Fundamentals of Startup Valuation
At various stages of the growth and development of a company, every startup business needs a valuation. A business valuation helps you see if you are on track for expansion, further investment, or even for pre-empting an exit plan later down the line.
A business is only as valuable as someone is willing to pay for it and explicitly wants to invest in funding startups.
Many investors want to fund startups because the potential for rapid growth is more enticing than investing in a mature company with slower growth and less potential.
But how easy is it to get a business valuation so that you are ready to attract investors? Is a business valuation the same for every industry? Do you need external help for a business valuation, or can you do it yourself, with a bit of guidance?
This post provides the fundamentals of startup valuation, which will help you decide how much, if any, help you need to get a business valuation for your startup.
For finding investors wanting to fund startups, a business valuation can help improve your chances of securing funding.
What is a Business Valuation?
A business valuation is a way of determining the current market value of your business.
A company valuation can help to:
- Secure investment – investors want realistic figures to determine their interest in funding startups as they want to invest in businesses with high-growth potential.
- Establish a fair price for employees – to buy and sell shares in the company.
- Secure funding – if you want to expand the business, a yearly valuation can help secure funding from sources eager to fund startups.
- Tax returns – you may need to provide valuation figures on your company tax returns.
- Establish a business partnership – or for buying out an existing business partner.
It can be tricky to figure out the right business valuation method, and if you're finding it too easy, it might be an idea to combine a few business valuation techniques. Investors eager to fund startups may have prerequisite business valuation methods they prefer before they invest in businesses.
What Affects Business Valuation?
Some parts of your business may be easier to value than others, such as stocks and fixed assets like equipment, property, and land. But it's not so easy to value intangible assets.
For instance, how do you value the business reputation, its customers, and how valuable are the company trademarks?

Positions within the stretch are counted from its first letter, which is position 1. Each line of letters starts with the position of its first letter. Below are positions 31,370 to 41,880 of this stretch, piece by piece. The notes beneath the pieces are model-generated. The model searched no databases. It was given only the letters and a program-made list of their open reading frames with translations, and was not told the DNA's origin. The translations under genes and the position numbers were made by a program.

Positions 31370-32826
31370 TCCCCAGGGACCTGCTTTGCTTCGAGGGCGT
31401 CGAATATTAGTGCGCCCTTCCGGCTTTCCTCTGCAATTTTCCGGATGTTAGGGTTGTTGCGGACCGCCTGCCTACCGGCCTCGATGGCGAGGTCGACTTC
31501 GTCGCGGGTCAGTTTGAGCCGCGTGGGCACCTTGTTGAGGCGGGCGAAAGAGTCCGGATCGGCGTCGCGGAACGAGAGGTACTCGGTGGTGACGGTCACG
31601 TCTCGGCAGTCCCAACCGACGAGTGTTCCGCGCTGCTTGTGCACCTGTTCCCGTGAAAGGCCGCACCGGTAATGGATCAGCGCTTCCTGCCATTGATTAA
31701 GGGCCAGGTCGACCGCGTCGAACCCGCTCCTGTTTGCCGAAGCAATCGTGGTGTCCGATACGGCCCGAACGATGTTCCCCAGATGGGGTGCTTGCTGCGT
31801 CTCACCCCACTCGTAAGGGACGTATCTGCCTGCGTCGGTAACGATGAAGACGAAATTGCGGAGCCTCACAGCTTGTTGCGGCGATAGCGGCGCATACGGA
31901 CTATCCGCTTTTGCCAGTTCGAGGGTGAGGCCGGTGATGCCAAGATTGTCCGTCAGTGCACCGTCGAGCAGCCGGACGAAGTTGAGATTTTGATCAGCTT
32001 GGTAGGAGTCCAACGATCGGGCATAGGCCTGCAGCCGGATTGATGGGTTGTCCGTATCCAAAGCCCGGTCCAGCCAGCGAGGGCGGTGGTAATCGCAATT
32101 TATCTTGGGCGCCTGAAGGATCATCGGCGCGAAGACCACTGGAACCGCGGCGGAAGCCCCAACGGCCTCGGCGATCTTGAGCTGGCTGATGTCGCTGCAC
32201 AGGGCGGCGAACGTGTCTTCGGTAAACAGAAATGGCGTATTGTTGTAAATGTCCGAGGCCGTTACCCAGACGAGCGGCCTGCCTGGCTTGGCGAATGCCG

Other things to consider when valuing your business –
- What are the circumstances of the valuation? – is it a voluntary valuation or a forced sale, for instance?
- How long has the business been established? – startups may be making a loss but have bags of potential. An established business could be making healthy profits but could be in a declining market for the business type.
- How strong is the team? – a stronger team may contribute to the value of a company.
- Types of products – can be a significant factor in determining value, depending on the value of products, stock levels etc.
Different Ways of Business Valuation
There are several unique approaches to valuing your business. It's preferable to use at least two objective methods of business valuation.
Price to Earnings Ratio (P/E)
The P/E Ratio (price to earnings ratio) is a way of valuing a business with a measurable and established track record of company profits. For instance, a business with a high forecast for profits could indicate a higher P/E ratio, likewise for a business with good records of repeat earnings.
For example, a UK company with a P/E ratio of four, making £250,000 post-tax profits, would be valued at £1,000,000.
High growth companies, such as tech startups, often have higher P/E ratios. Mature businesses like real estate will have lower P/E ratios because the growth potential is steadier.
P/E ratios differ according to variables even in companies of a similar type, turnover, and profits. But, that said, business advisors suggest a P/E ratio of between four and ten is ideal.
Investors may want to invest in businesses with a higher P/E ratio because they prefer the exhilaration of working with the higher-growth potential of funding startups.
If you were to start this business again, from scratch, how much would it cost?
Undoubtedly, if this business is your first startup, you may have learned better ways to raise funds. Add up startup costs and tangible assets, product development, recruiting and training staff and costs of building a new client base—factor in what savings you could make, such as cheaper premises etc.
Business Assets Valuation